NASA's First All-Electric X-Plane Has Been Delivered, and It's Ready For Testing

NASA's First All-Electric X-Plane Has Been Delivered, and It's Ready For Testing

We are searching data for your request:

Forums and discussions:
Manuals and reference books:
Data from registers:
Wait the end of the search in all databases.
Upon completion, a link will appear to access the found materials.

On Wednesday, NASA welcomed the delivery of its first all-electric X-plane at its Armstrong Flight Research Center in Edwards, California. The X-plane, also known as X-57 Maxwell Mod II — or simply X-57 Mod II — is the agency's first all-electric experimental aircraft.

The X-plane is also the first to be crewed in over twenty years. It's the first of three configurations of this all-electric aircraft, known as Modification II, or Mod II.


Why was the X-57 Mod II created?

The Mod II was built to replace traditional combustion engines on a baseline Tecnam P2006T aircraft, with electric cruise motors.

This is a momentous moment for the agency, which will now commence ground tests, followed by taxi tests and finally, flight tests.

Just arrived at @NASAArmstrong: our 1st all-electric experimental aircraft, or X-plane! ✈️@NASAaero researchers will use it to demo the benefits electric propulsion may have for efficiency, noise and emissions. Details:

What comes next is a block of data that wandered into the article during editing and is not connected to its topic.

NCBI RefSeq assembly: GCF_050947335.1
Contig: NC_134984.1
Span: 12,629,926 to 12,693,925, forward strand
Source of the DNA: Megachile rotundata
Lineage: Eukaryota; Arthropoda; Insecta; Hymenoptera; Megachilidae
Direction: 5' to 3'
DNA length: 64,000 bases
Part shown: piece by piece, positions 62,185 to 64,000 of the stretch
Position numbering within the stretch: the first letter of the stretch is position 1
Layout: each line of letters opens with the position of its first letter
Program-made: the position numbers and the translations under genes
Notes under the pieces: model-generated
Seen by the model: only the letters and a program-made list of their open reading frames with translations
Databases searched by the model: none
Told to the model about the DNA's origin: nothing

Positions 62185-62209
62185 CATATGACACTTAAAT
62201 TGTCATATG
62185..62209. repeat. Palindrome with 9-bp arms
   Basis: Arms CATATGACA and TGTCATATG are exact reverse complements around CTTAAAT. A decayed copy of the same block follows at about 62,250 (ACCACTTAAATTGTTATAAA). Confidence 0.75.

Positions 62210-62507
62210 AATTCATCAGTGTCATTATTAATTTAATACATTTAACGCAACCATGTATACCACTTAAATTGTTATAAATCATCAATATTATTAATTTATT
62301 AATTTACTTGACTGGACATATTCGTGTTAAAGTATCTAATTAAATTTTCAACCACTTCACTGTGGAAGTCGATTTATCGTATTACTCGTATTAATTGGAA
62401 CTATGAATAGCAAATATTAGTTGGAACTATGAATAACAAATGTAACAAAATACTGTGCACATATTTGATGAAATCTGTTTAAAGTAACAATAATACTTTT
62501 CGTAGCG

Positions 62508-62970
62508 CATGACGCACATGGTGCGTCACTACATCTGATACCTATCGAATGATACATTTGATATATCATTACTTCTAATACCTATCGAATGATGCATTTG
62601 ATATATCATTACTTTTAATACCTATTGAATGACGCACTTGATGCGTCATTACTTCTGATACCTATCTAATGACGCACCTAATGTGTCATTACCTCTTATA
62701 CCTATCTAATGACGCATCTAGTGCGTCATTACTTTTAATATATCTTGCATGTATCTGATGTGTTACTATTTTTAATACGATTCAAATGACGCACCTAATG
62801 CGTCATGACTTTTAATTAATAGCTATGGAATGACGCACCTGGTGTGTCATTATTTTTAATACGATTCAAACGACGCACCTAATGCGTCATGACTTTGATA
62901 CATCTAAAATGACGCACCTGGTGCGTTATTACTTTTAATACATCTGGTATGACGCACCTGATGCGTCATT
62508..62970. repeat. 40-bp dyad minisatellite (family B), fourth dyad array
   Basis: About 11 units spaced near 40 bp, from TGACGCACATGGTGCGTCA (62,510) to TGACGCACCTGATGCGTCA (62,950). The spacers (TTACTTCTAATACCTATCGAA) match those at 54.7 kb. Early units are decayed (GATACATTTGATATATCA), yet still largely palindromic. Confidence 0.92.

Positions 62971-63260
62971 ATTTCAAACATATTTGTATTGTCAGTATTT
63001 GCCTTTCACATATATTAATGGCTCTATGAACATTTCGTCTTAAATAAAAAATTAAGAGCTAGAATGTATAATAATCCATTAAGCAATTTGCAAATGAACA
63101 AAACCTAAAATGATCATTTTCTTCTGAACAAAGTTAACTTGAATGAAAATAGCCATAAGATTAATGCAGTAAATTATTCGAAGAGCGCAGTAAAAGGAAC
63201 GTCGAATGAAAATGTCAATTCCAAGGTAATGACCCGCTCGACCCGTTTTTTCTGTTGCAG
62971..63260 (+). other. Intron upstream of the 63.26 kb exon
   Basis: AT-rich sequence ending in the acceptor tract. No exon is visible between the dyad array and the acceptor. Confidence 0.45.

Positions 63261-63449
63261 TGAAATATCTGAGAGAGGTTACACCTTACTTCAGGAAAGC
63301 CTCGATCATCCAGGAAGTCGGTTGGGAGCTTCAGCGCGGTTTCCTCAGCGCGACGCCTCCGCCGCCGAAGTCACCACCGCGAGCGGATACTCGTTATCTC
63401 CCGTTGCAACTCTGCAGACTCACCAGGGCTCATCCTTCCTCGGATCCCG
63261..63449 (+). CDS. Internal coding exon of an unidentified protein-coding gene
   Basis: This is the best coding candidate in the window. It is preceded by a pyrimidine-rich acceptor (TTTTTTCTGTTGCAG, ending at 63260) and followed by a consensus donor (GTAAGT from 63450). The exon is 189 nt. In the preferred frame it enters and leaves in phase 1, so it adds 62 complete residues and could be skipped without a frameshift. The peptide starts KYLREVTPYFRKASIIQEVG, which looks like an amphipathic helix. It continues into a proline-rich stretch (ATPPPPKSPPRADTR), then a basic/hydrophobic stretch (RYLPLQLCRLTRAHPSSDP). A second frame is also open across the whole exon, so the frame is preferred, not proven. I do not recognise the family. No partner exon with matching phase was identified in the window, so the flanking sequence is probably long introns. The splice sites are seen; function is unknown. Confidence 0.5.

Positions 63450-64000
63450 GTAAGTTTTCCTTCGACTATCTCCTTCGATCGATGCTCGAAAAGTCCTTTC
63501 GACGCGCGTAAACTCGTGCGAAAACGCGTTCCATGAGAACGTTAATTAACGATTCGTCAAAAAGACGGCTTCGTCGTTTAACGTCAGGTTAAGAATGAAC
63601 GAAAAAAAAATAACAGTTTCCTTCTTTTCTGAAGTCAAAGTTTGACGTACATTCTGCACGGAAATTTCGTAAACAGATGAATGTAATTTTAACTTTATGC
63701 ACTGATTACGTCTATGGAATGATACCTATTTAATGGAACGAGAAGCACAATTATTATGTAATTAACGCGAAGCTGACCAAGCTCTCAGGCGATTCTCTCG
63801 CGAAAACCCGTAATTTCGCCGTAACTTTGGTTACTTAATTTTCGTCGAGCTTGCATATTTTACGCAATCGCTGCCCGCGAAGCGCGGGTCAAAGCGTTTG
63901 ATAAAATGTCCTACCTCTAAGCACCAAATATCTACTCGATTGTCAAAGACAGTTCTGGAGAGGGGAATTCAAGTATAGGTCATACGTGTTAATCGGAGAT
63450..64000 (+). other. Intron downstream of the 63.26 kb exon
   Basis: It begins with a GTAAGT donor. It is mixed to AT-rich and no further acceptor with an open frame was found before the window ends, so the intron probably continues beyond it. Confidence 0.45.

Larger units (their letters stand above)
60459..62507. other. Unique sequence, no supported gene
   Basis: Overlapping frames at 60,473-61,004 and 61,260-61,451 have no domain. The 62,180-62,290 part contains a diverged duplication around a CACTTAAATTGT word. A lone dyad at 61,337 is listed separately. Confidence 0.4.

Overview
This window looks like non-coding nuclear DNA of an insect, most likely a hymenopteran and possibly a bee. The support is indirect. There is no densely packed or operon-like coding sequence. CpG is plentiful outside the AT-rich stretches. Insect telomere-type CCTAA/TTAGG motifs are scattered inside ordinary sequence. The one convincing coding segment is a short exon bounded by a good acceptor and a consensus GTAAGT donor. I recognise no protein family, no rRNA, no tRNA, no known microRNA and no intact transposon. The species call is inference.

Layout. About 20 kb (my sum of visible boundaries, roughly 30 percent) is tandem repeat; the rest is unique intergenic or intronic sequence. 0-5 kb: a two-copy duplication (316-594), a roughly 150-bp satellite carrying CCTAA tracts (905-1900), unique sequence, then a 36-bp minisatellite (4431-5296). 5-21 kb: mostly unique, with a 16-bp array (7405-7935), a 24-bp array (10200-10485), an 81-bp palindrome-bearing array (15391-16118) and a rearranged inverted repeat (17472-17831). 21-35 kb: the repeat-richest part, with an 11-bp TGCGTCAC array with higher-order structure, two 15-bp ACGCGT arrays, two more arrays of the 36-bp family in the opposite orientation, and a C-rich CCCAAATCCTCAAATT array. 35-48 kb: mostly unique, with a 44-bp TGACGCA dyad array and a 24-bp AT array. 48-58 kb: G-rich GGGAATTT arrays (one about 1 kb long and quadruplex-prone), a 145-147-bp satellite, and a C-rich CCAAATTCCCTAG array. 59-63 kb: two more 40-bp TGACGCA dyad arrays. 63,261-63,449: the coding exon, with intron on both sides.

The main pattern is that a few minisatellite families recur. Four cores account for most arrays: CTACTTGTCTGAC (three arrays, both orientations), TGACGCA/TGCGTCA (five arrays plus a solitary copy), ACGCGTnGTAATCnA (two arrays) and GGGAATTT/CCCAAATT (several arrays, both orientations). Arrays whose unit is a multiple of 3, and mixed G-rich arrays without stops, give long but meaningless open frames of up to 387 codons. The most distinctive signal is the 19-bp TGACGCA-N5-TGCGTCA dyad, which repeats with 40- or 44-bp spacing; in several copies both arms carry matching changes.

— NASA (@NASA) October 3, 2019

Even though ground tests have yet to begin, the following phases of the project — Mods III and IV — are already underway. One of the tests is the successful completion of loads testing on a new, high-aspect-ratio wing at NASA Armstrong's Flight Loads Laboratory.

Once these tests are fully completed, the new wing is planned to be used on the Mods II and IV configurations. They will also undergo fit checks on the fuselage at ESAero, all in time to transition smoothly from Mod II to Mod III.

One of X-57's goals is to assist in creating appropriate certification tests for new electric aircraft markets, which include everyday commercial aerial transportation.

After the tests, NASA will share the electric-propulsion-focused design and airworthiness process with regulators and with the industry. In turn, this will assist in the creation of future certification methods for aircraft using distributed electric propulsion.

Watch the video: . Presents: NASA - Perseverance in 2020 (May 2022).


  1. Faelkree

    Can I help you with something too?

  2. Udo

    Very useful question

  3. Tuan

    This rather valuable message

Write a message